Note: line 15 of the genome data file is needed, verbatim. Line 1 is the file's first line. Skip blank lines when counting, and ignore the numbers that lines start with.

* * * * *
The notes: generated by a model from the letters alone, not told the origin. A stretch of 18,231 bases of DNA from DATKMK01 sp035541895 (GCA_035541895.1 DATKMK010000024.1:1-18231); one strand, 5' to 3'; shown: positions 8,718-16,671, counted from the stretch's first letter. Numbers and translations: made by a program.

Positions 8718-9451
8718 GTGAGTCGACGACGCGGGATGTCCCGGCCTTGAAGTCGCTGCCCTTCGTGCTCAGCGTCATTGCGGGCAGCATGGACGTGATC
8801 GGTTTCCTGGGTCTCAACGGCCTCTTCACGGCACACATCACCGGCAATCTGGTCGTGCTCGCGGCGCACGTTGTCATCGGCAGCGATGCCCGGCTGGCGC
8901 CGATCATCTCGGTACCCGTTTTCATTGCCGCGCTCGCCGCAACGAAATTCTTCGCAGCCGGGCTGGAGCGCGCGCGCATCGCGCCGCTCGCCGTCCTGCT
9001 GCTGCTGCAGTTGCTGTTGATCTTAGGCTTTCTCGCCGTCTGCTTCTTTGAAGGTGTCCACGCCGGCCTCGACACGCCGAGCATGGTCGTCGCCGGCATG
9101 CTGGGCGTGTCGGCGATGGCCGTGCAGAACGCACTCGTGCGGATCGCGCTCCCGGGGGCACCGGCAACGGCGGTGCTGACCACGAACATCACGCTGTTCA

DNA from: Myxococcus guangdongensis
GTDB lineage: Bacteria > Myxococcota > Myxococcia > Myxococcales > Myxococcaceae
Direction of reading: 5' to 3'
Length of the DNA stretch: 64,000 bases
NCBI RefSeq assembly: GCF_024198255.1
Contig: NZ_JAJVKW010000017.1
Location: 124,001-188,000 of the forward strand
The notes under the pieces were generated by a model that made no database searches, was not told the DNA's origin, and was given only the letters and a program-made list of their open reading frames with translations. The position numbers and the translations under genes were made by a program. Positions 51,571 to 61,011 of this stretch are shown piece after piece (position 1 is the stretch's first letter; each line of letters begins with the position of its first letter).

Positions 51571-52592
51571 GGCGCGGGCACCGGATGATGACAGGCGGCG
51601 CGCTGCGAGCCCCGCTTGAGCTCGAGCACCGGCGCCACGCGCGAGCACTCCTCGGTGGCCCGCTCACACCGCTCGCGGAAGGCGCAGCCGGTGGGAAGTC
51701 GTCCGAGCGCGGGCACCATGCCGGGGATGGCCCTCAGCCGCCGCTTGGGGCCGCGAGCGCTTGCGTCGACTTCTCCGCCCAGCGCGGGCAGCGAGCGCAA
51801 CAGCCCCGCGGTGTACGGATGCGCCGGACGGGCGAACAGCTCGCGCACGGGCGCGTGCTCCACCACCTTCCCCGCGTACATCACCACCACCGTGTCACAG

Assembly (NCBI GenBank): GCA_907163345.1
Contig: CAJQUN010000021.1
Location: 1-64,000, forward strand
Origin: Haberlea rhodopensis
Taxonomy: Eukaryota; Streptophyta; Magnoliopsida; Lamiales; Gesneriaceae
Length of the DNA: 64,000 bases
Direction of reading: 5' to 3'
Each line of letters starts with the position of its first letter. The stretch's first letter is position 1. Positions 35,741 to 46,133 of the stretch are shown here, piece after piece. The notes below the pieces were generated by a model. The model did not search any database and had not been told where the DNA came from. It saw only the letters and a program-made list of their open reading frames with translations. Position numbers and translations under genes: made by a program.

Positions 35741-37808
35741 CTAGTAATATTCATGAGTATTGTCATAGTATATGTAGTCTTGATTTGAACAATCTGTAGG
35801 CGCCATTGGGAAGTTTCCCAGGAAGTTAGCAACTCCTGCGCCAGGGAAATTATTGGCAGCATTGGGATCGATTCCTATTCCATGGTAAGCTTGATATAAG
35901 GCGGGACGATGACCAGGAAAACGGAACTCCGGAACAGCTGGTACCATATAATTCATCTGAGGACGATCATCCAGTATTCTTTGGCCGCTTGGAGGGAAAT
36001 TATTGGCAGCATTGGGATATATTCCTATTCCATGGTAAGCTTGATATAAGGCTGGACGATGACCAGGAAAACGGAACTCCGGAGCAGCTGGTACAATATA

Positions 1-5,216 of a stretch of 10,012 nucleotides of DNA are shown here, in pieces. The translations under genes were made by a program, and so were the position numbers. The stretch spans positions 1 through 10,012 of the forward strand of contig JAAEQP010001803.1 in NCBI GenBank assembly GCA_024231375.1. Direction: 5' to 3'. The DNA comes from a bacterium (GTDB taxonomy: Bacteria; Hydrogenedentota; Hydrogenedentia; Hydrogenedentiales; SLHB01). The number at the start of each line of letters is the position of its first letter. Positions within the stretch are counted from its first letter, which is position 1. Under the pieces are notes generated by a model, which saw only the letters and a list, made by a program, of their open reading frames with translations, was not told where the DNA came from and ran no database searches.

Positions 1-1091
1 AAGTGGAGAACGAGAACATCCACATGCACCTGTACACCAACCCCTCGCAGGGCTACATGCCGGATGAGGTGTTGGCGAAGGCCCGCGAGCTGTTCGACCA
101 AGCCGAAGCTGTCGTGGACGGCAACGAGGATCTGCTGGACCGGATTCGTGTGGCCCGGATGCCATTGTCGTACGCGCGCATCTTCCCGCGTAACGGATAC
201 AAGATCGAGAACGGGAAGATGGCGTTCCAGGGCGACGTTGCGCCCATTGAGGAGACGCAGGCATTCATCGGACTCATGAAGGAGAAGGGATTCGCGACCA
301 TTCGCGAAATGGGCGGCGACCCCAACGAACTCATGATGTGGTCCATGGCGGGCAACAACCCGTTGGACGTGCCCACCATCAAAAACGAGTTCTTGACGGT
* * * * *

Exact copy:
The notes under the pieces were generated by a model that made no database searches, was not told the DNA's origin, and was given only the letters and a program-made list of their open reading frames with translations. The position numbers and the translations under genes were made by a program. Positions 51,571 to 61,011 of this stretch are shown piece after piece (position 1 is the stretch's first letter; each line of letters begins with the position of its first letter).